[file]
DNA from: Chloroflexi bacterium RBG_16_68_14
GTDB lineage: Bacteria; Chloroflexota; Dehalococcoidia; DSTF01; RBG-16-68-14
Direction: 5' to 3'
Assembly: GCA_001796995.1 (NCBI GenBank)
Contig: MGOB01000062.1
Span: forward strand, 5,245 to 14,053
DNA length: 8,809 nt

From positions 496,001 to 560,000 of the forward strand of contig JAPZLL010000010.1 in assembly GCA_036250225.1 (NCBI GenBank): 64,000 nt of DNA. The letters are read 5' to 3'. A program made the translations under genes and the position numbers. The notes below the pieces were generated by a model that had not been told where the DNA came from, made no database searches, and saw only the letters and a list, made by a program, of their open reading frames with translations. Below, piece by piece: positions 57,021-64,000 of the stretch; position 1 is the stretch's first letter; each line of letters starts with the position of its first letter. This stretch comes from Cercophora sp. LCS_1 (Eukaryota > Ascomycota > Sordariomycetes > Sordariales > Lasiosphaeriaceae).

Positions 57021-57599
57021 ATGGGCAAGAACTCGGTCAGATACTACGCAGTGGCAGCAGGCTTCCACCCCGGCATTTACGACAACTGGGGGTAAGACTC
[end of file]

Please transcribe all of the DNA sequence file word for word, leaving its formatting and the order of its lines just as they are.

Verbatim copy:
DNA from: Chloroflexi bacterium RBG_16_68_14
GTDB lineage: Bacteria; Chloroflexota; Dehalococcoidia; DSTF01; RBG-16-68-14
Direction: 5' to 3'
Assembly: GCA_001796995.1 (NCBI GenBank)
Contig: MGOB01000062.1
Span: forward strand, 5,245 to 14,053
DNA length: 8,809 nt

From positions 496,001 to 560,000 of the forward strand of contig JAPZLL010000010.1 in assembly GCA_036250225.1 (NCBI GenBank): 64,000 nt of DNA. The letters are read 5' to 3'. A program made the translations under genes and the position numbers. The notes below the pieces were generated by a model that had not been told where the DNA came from, made no database searches, and saw only the letters and a list, made by a program, of their open reading frames with translations. Below, piece by piece: positions 57,021-64,000 of the stretch; position 1 is the stretch's first letter; each line of letters starts with the position of its first letter. This stretch comes from Cercophora sp. LCS_1 (Eukaryota > Ascomycota > Sordariomycetes > Sordariales > Lasiosphaeriaceae).

Positions 57021-57599
57021 ATGGGCAAGAACTCGGTCAGATACTACGCAGTGGCAGCAGGCTTCCACCCCGGCATTTACGACAACTGGGGGTAAGACTC